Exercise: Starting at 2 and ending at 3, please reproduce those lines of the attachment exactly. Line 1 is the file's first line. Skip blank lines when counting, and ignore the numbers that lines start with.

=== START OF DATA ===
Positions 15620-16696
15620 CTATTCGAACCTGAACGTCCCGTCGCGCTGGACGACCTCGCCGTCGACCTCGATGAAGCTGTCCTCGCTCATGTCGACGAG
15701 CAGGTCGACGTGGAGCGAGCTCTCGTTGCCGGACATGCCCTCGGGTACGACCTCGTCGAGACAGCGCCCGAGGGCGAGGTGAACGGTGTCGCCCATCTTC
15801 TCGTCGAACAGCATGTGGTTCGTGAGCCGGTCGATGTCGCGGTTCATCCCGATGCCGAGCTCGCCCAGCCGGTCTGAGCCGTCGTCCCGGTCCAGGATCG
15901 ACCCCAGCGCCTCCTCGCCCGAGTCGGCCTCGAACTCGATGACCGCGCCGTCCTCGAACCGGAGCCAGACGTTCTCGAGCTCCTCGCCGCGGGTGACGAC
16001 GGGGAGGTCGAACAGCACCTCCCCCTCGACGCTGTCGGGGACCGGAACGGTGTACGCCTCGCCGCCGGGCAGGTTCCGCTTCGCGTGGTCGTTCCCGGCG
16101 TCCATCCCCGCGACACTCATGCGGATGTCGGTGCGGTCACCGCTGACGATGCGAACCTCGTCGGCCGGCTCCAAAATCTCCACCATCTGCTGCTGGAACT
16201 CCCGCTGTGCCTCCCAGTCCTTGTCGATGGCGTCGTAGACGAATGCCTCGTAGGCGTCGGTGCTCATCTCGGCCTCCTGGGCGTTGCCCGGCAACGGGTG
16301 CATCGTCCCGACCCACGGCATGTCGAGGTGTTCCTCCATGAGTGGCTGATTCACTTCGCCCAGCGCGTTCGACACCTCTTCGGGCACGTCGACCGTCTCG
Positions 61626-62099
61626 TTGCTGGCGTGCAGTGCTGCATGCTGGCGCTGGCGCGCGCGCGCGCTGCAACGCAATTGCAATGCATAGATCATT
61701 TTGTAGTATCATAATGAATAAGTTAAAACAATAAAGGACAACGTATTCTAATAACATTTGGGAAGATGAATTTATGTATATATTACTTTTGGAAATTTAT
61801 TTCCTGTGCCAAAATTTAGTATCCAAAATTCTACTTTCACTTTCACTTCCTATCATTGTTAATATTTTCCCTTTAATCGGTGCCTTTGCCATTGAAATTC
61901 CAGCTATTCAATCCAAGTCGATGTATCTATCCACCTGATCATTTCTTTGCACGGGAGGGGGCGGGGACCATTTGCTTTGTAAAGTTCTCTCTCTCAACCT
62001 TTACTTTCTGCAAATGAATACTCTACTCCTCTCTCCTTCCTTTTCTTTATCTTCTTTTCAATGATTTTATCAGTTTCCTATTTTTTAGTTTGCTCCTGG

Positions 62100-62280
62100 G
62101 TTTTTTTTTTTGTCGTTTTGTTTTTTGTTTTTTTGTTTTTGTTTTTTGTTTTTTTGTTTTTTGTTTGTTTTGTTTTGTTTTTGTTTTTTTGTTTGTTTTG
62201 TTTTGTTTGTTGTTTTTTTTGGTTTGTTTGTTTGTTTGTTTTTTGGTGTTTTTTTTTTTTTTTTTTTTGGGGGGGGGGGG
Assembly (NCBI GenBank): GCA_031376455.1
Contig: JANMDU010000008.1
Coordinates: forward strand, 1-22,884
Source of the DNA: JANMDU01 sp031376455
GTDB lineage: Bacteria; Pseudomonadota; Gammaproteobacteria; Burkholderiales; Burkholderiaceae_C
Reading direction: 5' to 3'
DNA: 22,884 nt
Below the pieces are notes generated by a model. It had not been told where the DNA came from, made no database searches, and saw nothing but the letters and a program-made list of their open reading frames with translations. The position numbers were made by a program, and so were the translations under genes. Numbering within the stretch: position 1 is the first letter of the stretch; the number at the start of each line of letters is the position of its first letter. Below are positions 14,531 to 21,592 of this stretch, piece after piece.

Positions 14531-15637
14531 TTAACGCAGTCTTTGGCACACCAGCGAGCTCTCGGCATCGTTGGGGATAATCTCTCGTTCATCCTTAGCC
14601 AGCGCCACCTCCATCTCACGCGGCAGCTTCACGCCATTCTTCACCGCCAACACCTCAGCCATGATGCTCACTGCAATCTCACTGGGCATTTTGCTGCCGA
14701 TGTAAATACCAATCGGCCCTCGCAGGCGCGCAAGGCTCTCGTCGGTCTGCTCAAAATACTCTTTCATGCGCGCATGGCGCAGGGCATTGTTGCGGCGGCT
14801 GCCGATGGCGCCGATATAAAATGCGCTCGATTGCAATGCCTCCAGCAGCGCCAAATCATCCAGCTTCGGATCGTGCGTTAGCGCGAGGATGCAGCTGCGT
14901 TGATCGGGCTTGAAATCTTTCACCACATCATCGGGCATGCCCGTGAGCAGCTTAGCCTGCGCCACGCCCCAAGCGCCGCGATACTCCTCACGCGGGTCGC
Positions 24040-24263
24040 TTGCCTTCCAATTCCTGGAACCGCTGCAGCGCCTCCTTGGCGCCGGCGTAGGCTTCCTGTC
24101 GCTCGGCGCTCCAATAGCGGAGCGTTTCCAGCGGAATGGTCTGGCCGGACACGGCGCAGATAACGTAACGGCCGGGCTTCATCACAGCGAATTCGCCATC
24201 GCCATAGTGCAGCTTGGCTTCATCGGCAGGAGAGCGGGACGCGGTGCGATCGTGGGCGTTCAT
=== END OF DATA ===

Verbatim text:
15620 CTATTCGAACCTGAACGTCCCGTCGCGCTGGACGACCTCGCCGTCGACCTCGATGAAGCTGTCCTCGCTCATGTCGACGAG
15701 CAGGTCGACGTGGAGCGAGCTCTCGTTGCCGGACATGCCCTCGGGTACGACCTCGTCGAGACAGCGCCCGAGGGCGAGGTGAACGGTGTCGCCCATCTTC